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Impressions of: NYC10 Dance Initiative

Impressions of: NYC10 Dance Initiative
Theo Boguszewski

By Theo Boguszewski
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Published on November 10, 2013
Neville Dance Theater; Photo by Peter Yesley.

Presented by: Dixon Place Theater

October 23rd, 2013

Featuring the work of: Movement of The People Dance Company, Robert Mark Dance, Mersiha Mesihovic/Circuitdebris, Anjuli K. Bhattacharyya, Neville Dance Theatre, Yamini Saripalli and Lakshmi Babu, Emotions Physical Theatre, Community Dance Project NYC, Boston Community Dance Project, NYC Dance Arts Dance Company.

NYC10 Dance Initiative, born in 2012, is a platform for emerging choreographers to showcase work and receive audience feedback. These shows take place six times a year, and each one provides the opportunity for ten choreographers to present their work. The only requirement is that each piece last less than ten minutes. 

Given the amount of "emerging choreographer showcases" on the NYC dance horizon, I approach these festivals with a bit of skepticism. It’s all too often I have found myself trapped in an uncomfortable seat for two or more hours, just to see the one piece I came for.  Fortunately, NYC10 manages to avert many of the typical pitfalls of the festival circuit — their shows feature fully developed pieces with swift transitions and a variety of themes. My limited attention span is grateful. Oh, and we can drink inside the theater — in fact, it is encouraged! (Another leg up on the average dance festival.)

Because NYC10 aims to encourage audience involvement, we are asked to provide feedback for artists in the form of cards inside our programs on which we circle a letter "E, G, or F" (excellent, good, fair) to evaluate each choreographer. Wait a second... is this a contest or a review process? As I imagine being the recipient of this letter grade, I flashback to my dread of elementary school report cards. Perhaps the producers could re-examine the format?  That being said, my notecard rewarded an “E” to the majority of choreographers, a testament to the excellent overall quality of the evening.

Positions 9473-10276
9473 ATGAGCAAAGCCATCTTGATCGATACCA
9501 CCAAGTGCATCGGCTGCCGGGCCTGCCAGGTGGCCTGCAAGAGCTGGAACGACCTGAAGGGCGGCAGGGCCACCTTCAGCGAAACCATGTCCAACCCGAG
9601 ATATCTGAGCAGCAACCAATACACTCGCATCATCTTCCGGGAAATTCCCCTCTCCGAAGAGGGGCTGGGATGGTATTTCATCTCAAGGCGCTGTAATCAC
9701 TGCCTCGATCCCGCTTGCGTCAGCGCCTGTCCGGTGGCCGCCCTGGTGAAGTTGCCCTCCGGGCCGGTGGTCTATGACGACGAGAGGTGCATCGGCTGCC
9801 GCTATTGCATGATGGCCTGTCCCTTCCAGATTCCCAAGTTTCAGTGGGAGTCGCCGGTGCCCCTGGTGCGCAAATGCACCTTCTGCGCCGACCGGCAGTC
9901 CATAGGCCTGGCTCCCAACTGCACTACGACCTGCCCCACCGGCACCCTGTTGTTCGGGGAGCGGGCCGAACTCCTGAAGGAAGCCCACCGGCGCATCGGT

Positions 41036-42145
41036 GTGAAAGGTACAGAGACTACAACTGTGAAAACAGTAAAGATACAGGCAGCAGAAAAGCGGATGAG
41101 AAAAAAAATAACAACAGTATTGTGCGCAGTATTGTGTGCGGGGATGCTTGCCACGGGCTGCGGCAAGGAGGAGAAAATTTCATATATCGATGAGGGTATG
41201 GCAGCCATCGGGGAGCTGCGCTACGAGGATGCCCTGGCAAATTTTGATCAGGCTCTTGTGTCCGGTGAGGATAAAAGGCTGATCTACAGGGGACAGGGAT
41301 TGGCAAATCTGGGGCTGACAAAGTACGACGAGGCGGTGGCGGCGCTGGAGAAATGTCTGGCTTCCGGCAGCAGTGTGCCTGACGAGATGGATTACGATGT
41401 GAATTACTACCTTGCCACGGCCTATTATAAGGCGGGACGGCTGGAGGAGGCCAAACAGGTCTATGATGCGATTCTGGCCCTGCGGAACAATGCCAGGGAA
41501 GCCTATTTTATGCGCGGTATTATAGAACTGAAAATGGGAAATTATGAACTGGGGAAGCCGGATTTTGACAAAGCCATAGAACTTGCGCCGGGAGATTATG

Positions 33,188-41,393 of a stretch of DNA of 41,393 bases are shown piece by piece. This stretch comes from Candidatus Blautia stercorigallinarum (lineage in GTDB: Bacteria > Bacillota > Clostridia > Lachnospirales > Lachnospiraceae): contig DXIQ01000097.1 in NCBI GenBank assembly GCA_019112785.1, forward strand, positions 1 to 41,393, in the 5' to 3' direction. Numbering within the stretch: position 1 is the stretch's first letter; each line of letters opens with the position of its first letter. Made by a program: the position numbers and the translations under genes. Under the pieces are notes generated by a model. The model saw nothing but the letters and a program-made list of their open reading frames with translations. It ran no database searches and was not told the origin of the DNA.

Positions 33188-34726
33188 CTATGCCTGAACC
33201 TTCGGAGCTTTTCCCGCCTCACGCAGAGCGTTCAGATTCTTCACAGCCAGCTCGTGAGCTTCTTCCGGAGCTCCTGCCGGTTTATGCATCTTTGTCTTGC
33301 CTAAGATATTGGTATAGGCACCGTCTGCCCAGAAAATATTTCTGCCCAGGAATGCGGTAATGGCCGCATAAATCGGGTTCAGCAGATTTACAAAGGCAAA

Movement of the People Dance Company's
Movement of the People Dance Company's 30 Going on HAG. Photo by Peter Yesley.

In Movement of the People Dance Company's 30 Going on HAG, Joya Powell explores feminine norms and the glorification of marriage. The dance features four wedding-dress clad women with arms bound by the sleeves of their outfits. In one striking moment, the women — gagged by bridal veils, which earlier they flaunted — confront the audience with terror.

A particularly chilling piece, Mersiha Mesihovic/ CircuitDebris’s Dissonance examines a search for beauty in a world of darkness and hatred. In scenes reminiscent of Jose Saramago’s novel Blindness, the dancers, unable to conquer a mysterious outside force, turn against each other, violently throwing themselves at one another. The juxtaposition of dry, staccato movement against Goran Bregovic’s driving passionate gypsy-like music is especially dynamic.

Mersiha Mesihovic/ CircuitDebrisaAAA€AAA™s aAAA€AAAœDissonance
Mersiha Mesihovic/ CircuitDebris’s Dissonance. Photo by Peter Yesley.

Venuganaloluni/Krishna the Divine and Tillana offers a delightful contrast to the more standard "dance festival" fare. In this classical Indian dance choreographed and performed by Yamini Saripalli and Lakshmi Babu, wrists twirl, feet stomp, hips sway, but never once do the women depart from their grounded, bent-leg stance. The animation and complex articulation of the dancers‘ heavily pierced faces mesmerizes. Within each beautiful face lies a world of expression.

Venuganaloluni/Krishna the Divine and Tillan. Photo by Peter Yesley.

Four identical, tan, long-limbed goddesses dart, leap, and rhythmically roll their shoulders to embody the quick-fire movement of the nervous system in Neville Dance Theater's Nerve choreographed by Brenda Neville. This dance is the second section of a four-part journey through the human body. What better inspiration for movement than the inner workings of the human body itself?

Roots, a lively and exuberant work choreographed by Roshelle Wilder on NYC Dance Arts Company closes the evening. To finish with any other piece would have been unimaginable; the bold energy and gusto of the performers overshadows any lack of technique. The company, increasing steadily in numbers until there are nearly 20 performers on stage, features a unique array of colors, shapes and sizes of artists (right down to the young man with "YOLO" tattooed on his inner arm) that is very refreshing. I genuinely feel compelled to jump out of my seat and join their joyous whirl.

Impressed by the professionalism and quality of work showcased by NYC10, I look forward to what the future of the festival holds!

Follow Theo Boguszewski on Twitter @TheoBoguszewski

For more information go to NYC10 Dance Initiative.


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